Coronavirus could lead to packaging material shortage, warns Recycling Association

Article by Amanda Jasi

THE UK risks a shortage in material for vital packaging needed to protect food and medical supplies, if councils cut recycling collection as a result of the coronavirus crisis. The UK’s Recycling Association has sent a letter to the Department for Environment, Food and Rural Affairs (DEFRA), urging it to ensure that collections are maintained.

The letter, written by the Recycling Association’s Chief Executive Simon Ellin, was sent on 23 March, prior to all non-essential shops being asked to close.

Carboard boxes are used to package a variety of food products. Additionally, cardboard packaging is used to protect medicine bottles or tubes, and to deliver products that come in packaging made using plastic, metals, and glass. According to the Recycling Association, the UK’s largest UK network of independent waste and recycling operators, there is currently a strong demand for essential recycled cardboard from manufacturers, as well as for essential paper, glass, metal cans, and plastics.

Some councils have dropped collection of certain materials due to the coronavirus pandemic, says the Association. “[T]his could harm our ability to provide these materials to manufacturers,” said Ellin. For example, glass collections have been cut by some councils, particularly in Scotland. There is currently strong demand from glass bottle manufacturers for recycled glass as they are manufacturing more medicine bottles and food jars.

Furthermore, many retailers and restaurants have temporarily closed as a result of the pandemic, excluding essential retailers such as supermarkets and pharmacies. The stores which have stayed open are now experiencing unprecedented demand for food and medical supplies, according to Ellin.

As a result of the closures, the amount of high-quality retail cardboard, paper, glass, metal cans, and plastics packaging available for collection has reduced. Conversely, an increase in home deliveries from supermarkets and companies such as Amazon means that more material is likely to be generated at households.

Household material is typically of a lower quality and will impair recycling efficiency when material needs to be provided to the market, Ellin said. He added that a further drop in standards could greatly inhibit the ability to produce raw materials for quality packaging for food and medical supplies.

Ellin asked DEFRA to remind households and councils of the need to keep providing high quality recycling collections at the same frequency so that these materials can be converted into new and vital products.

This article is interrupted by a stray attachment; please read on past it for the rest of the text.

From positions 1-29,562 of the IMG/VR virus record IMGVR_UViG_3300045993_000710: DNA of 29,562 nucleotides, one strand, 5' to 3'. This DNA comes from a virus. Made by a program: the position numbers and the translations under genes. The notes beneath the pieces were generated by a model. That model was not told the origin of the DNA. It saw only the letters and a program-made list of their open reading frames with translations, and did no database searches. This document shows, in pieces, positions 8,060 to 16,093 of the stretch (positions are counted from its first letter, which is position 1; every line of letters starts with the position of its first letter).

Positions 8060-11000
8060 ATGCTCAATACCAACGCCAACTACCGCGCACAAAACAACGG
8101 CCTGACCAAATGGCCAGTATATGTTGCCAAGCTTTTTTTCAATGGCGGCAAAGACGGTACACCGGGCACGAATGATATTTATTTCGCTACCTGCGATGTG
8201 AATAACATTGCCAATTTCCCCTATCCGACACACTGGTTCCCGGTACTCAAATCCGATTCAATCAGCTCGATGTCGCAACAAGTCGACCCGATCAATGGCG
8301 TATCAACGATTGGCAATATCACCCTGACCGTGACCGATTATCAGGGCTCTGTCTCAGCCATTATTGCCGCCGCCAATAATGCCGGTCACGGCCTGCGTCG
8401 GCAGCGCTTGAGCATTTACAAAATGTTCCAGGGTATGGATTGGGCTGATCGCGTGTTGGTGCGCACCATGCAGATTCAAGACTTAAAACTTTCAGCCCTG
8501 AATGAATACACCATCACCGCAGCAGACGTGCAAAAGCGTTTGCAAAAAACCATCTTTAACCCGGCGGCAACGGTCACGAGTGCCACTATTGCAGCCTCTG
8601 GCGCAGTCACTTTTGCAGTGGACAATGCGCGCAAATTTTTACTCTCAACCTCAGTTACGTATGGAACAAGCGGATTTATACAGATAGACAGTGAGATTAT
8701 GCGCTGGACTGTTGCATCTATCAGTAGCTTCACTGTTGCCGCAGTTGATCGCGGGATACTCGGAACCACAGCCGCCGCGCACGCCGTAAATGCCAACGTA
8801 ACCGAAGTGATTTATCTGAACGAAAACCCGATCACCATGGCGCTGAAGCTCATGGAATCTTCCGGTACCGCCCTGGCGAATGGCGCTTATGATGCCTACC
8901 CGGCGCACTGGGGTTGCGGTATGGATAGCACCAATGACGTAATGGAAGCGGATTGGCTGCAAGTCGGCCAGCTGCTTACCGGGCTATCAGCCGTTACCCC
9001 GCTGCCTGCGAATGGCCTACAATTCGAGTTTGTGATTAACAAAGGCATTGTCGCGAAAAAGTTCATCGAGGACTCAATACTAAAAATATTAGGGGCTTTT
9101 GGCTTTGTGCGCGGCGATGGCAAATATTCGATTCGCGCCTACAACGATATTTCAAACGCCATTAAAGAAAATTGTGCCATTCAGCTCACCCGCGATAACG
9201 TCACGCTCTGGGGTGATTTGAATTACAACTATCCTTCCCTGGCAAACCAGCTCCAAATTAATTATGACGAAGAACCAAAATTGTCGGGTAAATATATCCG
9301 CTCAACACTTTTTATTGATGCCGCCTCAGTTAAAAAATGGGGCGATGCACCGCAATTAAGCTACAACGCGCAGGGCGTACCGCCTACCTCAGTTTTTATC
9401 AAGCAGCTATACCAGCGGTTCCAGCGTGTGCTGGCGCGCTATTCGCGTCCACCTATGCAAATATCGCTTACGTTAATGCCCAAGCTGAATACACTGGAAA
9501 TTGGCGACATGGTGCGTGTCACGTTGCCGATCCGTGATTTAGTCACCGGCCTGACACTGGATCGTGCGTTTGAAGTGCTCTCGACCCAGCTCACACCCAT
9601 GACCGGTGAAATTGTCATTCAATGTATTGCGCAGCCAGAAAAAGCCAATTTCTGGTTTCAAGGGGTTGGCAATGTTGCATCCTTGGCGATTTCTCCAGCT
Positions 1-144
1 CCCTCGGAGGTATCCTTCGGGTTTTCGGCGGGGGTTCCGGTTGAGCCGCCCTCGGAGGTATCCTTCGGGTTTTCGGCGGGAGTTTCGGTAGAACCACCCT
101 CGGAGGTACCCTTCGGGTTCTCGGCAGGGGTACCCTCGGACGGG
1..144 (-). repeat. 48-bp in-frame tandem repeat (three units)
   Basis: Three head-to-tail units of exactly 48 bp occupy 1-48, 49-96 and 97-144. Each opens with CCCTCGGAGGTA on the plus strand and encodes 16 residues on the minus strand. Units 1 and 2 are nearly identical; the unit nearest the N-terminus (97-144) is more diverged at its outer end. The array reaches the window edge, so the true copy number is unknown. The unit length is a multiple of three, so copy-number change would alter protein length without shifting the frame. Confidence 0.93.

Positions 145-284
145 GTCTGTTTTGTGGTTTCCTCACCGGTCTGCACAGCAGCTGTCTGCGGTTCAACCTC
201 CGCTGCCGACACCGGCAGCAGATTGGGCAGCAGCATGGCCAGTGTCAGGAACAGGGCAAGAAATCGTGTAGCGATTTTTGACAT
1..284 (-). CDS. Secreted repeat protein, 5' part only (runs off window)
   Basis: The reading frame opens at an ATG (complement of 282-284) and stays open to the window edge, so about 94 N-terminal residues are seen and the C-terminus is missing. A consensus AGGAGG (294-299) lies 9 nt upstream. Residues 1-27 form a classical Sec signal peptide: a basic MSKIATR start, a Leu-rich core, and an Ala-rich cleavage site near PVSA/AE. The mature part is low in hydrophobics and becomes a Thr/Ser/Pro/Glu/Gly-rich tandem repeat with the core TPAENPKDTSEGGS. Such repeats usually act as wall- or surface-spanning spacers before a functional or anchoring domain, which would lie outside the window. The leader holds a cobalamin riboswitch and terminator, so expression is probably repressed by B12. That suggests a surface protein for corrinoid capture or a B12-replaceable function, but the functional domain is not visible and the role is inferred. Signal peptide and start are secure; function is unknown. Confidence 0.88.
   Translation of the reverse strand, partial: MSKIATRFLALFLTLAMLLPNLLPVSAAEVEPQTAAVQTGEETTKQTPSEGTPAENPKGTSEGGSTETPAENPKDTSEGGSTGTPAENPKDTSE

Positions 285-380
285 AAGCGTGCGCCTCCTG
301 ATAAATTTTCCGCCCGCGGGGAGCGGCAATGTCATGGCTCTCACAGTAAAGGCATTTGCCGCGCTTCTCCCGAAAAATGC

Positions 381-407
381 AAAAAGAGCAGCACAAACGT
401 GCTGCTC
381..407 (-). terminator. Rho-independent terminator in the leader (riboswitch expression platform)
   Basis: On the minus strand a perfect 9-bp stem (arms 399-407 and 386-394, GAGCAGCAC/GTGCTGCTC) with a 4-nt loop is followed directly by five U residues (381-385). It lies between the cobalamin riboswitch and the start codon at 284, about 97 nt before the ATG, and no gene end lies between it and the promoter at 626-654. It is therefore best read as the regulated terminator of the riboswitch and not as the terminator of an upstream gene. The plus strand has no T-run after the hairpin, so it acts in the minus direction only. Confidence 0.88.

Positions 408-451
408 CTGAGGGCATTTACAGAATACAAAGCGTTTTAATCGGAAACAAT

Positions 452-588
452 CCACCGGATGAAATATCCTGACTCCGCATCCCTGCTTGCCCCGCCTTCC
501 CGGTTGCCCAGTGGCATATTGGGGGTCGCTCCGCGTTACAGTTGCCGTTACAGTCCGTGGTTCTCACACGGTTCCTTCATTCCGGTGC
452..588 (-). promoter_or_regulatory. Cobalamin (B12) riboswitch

Ellin commented: “I know there is great pressure on resources at the moment, but local authorities must maintain standards to ensure we receive decent quality material. They should also keep collecting material to be recycled.

“We know it is very difficult for councils at the moment, and I have utmost respect for those who are out and about everyday emptying our bins while trying to stay safe. These key workers are essential for enabling us to keep supplies flowing.”

“But we need to provide our supply chains with material.”

In the letter, Ellin further noted to DEFRA that export markets should be kept open to enable manufacturers in global supply chains to be provided with material to turn into new products and packaging.

Ellin also requested that DEFRA consider “lighter touch regulation” and business rate relief on storage, in the case that markets for recycled materials become harder to access and material needs to be stored. But he noted this point may not be reached if recycling collections continue and quality remains high.

Ellin wrote in his letter: “These are particularly challenging times for everyone in the UK, and as a strategic industry that provides collections of secondary raw materials, and recycles them into new products, we are doing everything we can to ensure supply of packaging for medical supplies, supply of toilet rolls, soft drink and milk bottles, cardboard boxes containing breakfast cereals and many other products essential to our daily life.

“We appreciate the support your government has given our industry so far, and ask that you consider the measures contained in this letter to ensure we are able to empty the bins and allow manufacturers and retailers to keep shelves well-stocked.”

According to the Association, some of its members have increased production to supply extra cardboard boxes, toilet rolls, glass medicine bottles, and other essential products to meet demand.

Article by Amanda Jasi

Staff reporter, The Chemical Engineer

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